The recent 1MDB scandal that stretched from the East to the West is a major example of misconduct in the financial industry. It is also indicative of an endemic culture of misconduct within the industry itself. Several banks and higher-ups in government were involved and yet the few have been charged or convicted of any crime. The reason is that while the financial system is meant to prevent scandals such as this the reality is that those tasked with governance are incentivized to look the other way because the ones they are aiding and abetting in allowing these crimes to happen are the ones who also have the power the prosecute. Thus, the corruption extends from the industry to the state. It is very much a situation of scratch-my-back-and-I’ll-scratch-yours.

1MDB was set up as a massive sovereign wealth fund that was used as a slush fund by various well-connected individuals. The principals in the 1MDB scandal were Jho Low, Prime Minister Najib Raza and his step-son, and the heads of the world’s big banks, including Goldman Sachs, Deutsche Bank, BSI and others (Brown, 2020). The fraud could have been stopped had compliance officers in the banks been allowed to do their jobs, but as Brown (2020) notes, they were either ignored anytime they attempted to raise red flags about transactions or they were removed from their posts by the heads of the firms, as was the case with the Singapore branch compliance officer of Goldman Sachs, who reported suspicious activity in the fund and argued that Goldman should investigate. Instead, Goldman removed the man from his post. Goldman executives, such as Gary Cohn, who profited handsomely from the 1MDB scandal (yet refused to pay back any of his bonuses once the scandal was uncovered and executives were urged to give back their profits to help defer the fines and settlements the bank was obliged to pay), were not holding their employees accountable—unless those employees were compliance officers who actually did try to do what they were supposed to do, which was hold the bank’s employees accountable. This type of corruption goes straight to the top, as Brown (2020) points out, and it was enabled because the heads of the big banks work closely with the heads of state, as everyone has a finger in the pie and is getting some kind of reward for enabling the fraud.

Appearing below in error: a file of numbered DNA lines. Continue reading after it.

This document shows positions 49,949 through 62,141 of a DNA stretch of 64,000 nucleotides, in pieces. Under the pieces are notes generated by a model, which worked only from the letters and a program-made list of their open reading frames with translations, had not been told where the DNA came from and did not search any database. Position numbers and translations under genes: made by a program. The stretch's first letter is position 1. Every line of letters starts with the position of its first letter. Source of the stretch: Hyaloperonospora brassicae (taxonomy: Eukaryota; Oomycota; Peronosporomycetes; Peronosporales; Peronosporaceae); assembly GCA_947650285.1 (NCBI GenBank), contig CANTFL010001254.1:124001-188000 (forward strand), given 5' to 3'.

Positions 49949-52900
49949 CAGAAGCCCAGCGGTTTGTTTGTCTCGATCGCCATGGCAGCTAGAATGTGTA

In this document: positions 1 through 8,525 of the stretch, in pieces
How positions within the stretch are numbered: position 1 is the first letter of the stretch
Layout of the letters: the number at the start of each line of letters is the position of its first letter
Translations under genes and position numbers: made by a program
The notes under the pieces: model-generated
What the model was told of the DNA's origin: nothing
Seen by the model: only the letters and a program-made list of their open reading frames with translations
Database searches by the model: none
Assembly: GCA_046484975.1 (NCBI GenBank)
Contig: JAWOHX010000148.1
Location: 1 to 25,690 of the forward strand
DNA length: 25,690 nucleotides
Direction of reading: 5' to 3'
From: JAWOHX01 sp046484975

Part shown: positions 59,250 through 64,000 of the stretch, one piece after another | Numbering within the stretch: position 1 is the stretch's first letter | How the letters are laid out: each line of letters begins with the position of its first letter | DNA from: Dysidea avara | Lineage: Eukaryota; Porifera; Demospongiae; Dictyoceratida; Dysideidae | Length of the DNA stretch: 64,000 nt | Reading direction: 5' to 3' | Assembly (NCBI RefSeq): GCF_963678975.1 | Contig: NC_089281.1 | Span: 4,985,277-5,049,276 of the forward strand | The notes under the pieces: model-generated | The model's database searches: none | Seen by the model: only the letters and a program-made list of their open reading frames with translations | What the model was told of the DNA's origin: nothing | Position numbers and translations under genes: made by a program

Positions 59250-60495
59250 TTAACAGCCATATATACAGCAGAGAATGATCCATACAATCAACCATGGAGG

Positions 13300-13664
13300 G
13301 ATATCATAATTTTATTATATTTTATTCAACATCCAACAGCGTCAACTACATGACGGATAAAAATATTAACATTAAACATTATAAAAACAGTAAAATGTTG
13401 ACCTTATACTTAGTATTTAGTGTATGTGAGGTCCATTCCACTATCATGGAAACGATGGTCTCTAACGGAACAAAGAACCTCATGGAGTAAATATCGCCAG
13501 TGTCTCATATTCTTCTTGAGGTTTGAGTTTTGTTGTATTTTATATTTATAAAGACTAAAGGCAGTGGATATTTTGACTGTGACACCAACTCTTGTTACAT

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The incentive for executives to create a culture of looking the other way instead of insisting that controls be strengthened rather than weakened is evident throughout this scandal. Executives were incentivized with big bonuses to the tune of millions of dollars, to ensure that no one stopped the criminality or called attention to it. If a compliance officer did dare to try to alert the bank about the risk of impropriety, such an officer was swiftly removed from his post. Goldman wanted to make sure that everyone knew that compliance officers were there to wink at misdoings such as participation in 1MDB. They were not there to stop them. As Case (2017) points out, 1MDB paid Goldman’s underwriters an exorbitant amount of money—essentially bribing them to underwrite the loans—and this activity was one of many red flags that Compliance in Singapore tried to bring attention to.

The fallout was enormous fines and collapse for some banks, such as Falcon Bank in Singapore, the head of which did time in jail even though he was the one who flagged the suspicious transactions. He was overruled by the bank’s board and then scapegoated. The problem is that there is no real governance of the system. Goldman has been forced to pay out billions in fines to Malaysia for its role in facilitating the slush fund and the $6.5 billion bogus bond issue, as Brown (2020) calls it; although this is more or less a wrist slap considering how much the bank made off the fund. 2 senior Goldman Sachs executives were indicted for their role in the scandal. One of them has pled guilty. Goldman will likely pay the fine and avoid criminal charges as a bank, however (Brown, 2020).